19. 19.
    Gardiner, C.W.: Handbook of Stochastic Methods, 3rd edn. Springer, Berlin (2004) zbMATHGoogle Scholar
  20. 20.
    Giles, M.B., Süli, E.: Adjoint methods for PDEs: a posteriori error analysis and postprocessing by duality. Acta Numer. 11, 145–236 (2002) zbMATHCrossRefMathSciNetGoogle Scholar
  21. 21.
    Gillespie, D.T.: A general method for numerically simulating the stochastic time evolution of coupled chemical reactions. J. Comput. Phys. 22, 403–434 (1976) CrossRefMathSciNetGoogle Scholar
  22. 22.
    Givon, D., Kupferman, R., Stewart, A.: Extracting macroscopic dynamics: model problems and algorithms. Nonlinearity 17, R55–R127 (2004) zbMATHCrossRefGoogle Scholar
  23. 23.
    Hairer, E., Nørsett, S.P., Wanner, G.: Solving Ordinary Differential Equations I. Nonstiff Problems, 2nd edn. Springer, Berlin (1993) zbMATHGoogle Scholar
  24. 24.
    Hong, H.S., Hickernell, F.J.: Algorithm 823: implementing scrambled digital sequences. ACM Trans. Math. Softw. 29, 95–109 (2003) zbMATHCrossRefMathSciNetGoogle Scholar
  25. 25.
    Kurtz, T.G.: Solutions of ordinary differential equations as limits of pure jump Markov processes. J. Appl. Probab. 7, 49–58 (1970) zbMATHCrossRefMathSciNetGoogle Scholar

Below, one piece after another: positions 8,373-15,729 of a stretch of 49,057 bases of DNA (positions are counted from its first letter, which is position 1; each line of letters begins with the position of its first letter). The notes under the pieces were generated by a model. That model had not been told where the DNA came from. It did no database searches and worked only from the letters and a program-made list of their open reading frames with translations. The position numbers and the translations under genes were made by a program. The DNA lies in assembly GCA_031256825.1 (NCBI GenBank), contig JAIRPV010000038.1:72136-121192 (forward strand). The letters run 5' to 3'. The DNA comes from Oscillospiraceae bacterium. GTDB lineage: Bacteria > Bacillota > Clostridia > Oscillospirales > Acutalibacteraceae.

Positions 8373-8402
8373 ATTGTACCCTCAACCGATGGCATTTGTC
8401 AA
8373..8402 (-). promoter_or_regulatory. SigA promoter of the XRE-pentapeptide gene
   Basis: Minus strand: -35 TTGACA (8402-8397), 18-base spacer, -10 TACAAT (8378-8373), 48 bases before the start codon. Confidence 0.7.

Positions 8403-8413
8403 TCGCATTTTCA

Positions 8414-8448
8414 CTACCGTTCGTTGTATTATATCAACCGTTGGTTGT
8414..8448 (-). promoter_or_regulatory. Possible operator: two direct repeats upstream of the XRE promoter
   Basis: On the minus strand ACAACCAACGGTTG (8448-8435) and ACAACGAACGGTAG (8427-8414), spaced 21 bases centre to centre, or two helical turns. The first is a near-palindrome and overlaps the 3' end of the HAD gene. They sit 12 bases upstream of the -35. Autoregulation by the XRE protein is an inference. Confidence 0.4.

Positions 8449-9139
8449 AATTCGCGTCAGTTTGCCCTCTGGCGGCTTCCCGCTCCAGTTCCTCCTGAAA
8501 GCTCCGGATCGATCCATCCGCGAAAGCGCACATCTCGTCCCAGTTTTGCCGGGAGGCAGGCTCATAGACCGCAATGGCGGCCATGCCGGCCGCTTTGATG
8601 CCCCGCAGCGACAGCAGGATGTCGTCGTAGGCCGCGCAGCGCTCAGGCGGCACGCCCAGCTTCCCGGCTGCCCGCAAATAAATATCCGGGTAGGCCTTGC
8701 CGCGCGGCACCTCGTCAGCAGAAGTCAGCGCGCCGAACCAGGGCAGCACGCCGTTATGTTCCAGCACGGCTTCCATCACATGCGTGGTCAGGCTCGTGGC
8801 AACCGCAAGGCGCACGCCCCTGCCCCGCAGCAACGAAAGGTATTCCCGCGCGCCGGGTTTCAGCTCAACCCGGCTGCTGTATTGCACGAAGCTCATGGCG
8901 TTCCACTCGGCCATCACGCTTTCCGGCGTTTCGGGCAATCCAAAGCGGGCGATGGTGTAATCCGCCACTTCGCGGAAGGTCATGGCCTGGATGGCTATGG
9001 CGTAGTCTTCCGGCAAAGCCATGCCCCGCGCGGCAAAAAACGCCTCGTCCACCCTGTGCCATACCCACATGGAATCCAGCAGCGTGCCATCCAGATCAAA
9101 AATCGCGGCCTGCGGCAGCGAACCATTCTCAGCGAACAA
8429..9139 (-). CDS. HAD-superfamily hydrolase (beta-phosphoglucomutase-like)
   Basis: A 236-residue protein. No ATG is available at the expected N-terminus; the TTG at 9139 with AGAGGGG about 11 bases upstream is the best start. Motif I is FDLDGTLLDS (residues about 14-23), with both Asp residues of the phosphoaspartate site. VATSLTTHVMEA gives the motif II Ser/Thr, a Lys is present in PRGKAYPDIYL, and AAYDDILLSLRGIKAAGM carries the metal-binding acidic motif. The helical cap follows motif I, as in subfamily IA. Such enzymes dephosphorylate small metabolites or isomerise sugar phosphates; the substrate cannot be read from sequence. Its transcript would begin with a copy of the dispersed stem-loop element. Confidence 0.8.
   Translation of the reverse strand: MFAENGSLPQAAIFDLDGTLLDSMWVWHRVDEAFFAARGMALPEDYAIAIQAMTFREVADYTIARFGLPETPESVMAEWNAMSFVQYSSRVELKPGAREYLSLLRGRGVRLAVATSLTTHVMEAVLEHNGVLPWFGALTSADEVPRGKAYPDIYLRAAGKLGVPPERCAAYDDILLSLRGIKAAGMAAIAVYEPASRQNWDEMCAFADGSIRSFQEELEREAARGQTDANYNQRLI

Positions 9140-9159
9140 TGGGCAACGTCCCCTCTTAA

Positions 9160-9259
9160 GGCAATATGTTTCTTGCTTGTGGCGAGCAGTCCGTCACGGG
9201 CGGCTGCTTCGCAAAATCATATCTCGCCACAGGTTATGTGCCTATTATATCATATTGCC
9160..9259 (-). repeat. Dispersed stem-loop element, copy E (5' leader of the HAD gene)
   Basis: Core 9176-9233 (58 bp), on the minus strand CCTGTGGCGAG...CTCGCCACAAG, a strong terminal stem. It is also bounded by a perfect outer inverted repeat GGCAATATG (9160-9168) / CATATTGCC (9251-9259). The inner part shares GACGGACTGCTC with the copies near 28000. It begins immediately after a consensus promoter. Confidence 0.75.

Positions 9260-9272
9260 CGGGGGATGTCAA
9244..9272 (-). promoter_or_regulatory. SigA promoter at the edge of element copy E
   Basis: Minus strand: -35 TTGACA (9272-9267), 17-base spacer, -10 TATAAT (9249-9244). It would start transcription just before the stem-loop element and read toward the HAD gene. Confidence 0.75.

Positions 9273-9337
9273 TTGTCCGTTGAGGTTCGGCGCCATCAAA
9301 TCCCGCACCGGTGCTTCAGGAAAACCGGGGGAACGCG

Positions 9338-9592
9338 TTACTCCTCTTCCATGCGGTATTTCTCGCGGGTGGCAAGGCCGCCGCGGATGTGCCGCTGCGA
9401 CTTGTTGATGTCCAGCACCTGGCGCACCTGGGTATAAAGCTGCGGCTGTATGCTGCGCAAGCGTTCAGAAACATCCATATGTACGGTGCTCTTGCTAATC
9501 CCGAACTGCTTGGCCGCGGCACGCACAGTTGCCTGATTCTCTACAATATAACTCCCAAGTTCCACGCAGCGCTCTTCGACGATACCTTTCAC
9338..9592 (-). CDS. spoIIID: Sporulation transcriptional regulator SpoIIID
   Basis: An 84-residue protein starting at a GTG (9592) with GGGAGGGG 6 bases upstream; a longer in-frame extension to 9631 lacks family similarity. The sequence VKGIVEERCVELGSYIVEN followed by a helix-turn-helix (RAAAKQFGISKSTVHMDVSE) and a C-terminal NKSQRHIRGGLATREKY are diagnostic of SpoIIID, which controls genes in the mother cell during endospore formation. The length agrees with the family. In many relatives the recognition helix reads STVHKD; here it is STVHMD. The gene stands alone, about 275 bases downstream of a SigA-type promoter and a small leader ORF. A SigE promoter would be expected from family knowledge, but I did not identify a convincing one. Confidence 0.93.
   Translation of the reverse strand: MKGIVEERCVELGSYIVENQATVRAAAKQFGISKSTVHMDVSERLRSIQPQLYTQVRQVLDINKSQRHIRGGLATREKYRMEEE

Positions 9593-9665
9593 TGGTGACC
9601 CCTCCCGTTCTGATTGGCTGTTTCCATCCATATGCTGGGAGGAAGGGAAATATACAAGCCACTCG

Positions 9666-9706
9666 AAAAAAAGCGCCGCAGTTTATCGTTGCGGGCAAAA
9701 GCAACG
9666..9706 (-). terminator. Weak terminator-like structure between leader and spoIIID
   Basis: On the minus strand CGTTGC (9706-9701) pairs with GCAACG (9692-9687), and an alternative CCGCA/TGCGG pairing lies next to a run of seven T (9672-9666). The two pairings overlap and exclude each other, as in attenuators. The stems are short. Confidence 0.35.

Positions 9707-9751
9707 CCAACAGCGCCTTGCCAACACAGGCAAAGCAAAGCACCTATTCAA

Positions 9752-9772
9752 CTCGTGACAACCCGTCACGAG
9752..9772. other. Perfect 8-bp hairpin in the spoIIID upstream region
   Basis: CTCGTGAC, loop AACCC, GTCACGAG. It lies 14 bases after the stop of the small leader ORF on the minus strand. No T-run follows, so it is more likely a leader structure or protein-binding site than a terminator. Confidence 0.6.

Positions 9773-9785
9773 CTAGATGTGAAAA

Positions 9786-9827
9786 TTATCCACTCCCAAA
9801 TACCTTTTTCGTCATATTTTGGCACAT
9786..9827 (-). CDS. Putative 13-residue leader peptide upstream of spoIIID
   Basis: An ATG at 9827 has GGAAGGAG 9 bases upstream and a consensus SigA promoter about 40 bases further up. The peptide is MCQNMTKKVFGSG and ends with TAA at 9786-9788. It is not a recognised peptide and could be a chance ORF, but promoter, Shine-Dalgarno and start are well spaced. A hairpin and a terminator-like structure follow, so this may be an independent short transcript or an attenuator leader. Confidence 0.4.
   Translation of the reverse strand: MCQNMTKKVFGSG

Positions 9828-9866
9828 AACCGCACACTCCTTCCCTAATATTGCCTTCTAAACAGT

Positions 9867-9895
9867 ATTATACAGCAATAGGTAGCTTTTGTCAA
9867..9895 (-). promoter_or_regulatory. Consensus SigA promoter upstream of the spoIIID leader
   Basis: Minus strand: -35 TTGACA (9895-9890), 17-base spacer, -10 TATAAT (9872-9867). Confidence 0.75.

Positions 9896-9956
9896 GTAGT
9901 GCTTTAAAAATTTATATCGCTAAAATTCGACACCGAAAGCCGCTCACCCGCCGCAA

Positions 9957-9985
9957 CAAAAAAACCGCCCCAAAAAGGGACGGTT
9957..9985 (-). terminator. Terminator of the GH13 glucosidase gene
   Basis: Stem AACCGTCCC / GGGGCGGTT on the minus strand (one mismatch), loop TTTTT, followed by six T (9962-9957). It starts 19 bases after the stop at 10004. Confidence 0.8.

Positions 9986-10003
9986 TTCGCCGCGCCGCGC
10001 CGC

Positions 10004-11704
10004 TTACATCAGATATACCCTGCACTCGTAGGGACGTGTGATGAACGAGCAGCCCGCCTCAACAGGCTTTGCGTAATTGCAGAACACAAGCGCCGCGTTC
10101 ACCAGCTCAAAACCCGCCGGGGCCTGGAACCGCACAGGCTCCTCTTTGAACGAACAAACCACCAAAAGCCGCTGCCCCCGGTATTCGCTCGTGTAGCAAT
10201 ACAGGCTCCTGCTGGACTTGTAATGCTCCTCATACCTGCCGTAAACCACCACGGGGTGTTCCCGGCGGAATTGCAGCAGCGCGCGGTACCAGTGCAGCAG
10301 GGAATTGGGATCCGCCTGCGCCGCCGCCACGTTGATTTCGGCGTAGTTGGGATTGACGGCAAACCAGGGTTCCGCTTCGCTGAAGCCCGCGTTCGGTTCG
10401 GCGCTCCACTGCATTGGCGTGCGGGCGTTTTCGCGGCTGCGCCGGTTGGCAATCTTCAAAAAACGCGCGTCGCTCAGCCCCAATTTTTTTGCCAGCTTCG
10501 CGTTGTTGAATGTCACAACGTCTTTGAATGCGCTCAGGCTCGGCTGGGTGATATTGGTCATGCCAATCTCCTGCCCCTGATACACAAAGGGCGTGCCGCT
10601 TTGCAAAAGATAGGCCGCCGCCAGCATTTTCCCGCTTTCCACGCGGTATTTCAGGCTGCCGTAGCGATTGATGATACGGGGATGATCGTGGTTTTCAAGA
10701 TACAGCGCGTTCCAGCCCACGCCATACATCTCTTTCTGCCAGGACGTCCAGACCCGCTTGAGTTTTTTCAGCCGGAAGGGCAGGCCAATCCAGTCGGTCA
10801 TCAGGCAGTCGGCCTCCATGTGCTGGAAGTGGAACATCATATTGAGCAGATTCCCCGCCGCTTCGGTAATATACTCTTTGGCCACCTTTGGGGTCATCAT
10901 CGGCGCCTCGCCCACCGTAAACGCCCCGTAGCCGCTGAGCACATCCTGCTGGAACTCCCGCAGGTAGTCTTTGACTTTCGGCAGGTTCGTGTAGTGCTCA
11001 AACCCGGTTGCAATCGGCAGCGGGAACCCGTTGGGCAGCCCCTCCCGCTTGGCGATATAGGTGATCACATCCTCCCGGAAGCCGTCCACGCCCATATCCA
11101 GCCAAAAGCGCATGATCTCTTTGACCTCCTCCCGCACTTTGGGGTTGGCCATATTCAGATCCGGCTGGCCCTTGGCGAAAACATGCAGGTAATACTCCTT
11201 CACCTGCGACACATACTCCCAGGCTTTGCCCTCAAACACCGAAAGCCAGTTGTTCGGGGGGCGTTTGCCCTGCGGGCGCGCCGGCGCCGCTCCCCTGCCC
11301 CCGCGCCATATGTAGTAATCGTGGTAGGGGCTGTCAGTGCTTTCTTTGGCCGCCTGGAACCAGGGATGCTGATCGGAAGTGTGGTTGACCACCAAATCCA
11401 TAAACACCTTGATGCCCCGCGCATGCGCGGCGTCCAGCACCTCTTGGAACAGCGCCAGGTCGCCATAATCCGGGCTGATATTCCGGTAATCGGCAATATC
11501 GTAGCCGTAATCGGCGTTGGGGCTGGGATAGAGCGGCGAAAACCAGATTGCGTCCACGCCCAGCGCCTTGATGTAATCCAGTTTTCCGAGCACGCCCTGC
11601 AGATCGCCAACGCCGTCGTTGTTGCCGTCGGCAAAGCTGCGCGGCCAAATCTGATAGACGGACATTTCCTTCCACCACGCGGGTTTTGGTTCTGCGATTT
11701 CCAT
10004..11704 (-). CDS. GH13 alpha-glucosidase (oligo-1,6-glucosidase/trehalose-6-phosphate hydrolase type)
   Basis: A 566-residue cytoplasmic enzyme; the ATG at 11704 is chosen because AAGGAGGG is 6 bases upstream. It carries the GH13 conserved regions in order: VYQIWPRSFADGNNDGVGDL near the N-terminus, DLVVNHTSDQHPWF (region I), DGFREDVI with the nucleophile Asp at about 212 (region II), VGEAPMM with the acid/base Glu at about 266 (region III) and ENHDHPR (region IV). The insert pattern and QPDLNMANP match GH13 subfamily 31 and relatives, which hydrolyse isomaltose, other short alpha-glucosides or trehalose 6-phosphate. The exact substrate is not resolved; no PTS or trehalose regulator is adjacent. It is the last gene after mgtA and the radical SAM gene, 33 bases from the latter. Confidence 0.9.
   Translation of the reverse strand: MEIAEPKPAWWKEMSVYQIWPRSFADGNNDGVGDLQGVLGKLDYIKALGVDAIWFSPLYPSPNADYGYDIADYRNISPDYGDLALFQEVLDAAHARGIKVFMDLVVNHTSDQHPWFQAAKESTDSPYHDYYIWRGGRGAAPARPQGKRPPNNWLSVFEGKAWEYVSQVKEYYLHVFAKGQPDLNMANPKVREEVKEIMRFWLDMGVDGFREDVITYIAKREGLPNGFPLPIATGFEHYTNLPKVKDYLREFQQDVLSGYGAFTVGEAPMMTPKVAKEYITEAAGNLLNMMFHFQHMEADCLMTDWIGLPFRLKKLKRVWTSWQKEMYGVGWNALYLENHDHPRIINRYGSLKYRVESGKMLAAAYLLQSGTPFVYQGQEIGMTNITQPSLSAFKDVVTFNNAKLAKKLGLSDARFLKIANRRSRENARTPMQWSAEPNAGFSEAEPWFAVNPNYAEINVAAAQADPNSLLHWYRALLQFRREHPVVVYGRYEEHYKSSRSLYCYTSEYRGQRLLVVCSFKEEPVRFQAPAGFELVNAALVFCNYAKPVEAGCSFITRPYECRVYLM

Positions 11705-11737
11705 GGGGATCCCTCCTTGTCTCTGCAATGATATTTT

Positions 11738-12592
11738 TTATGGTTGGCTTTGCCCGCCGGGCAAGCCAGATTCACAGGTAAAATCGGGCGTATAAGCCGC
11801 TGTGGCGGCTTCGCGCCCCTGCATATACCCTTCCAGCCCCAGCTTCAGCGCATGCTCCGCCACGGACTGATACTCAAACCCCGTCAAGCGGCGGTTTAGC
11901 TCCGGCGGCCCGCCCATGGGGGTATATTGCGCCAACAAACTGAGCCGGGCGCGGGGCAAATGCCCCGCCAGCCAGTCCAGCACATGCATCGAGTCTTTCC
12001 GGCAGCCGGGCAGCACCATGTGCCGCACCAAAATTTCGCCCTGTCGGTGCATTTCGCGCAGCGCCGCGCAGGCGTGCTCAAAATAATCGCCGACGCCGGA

26. 26.
    Kurtz, T.G.: Limit theorems for sequences of jump Markov processes approximating ordinary differential processes. J. Appl. Probab. 7, 344–356 (1971) CrossRefMathSciNetGoogle Scholar
  27. 27.
    Lötstedt, P., Ferm, L.: Dimensional reduction of the Fokker-Planck equation for stochastic chemical reactions. Multiscale Methods Simul. 5, 593–614 (2006) zbMATHCrossRefGoogle Scholar
  28. 28.
    McAdams, H.H., Arkin, A.: Stochastic mechanisms in gene expression. Proc. Nat. Acad. Sci. USA 94, 814–819 (1997) CrossRefGoogle Scholar
  29. 29.
    McAdams, H.H., Arkin, A.: It’s a noisy business. Genetic regulation at the nanomolar scale. Trends Genet. 15, 65–69 (1999) CrossRefGoogle Scholar
  30. 30.
    McKane, A.J., Newman, T.J.: Stochastic models in population biology and their deterministic analogs. Phys. Rev. E 70, 041902 (2004) CrossRefMathSciNetGoogle Scholar
  31. 31.
    Murray, J.D.: Mathematical Biology I. An Introduction, 3rd edn. Springer, New York (2002) Google Scholar
  32. 32.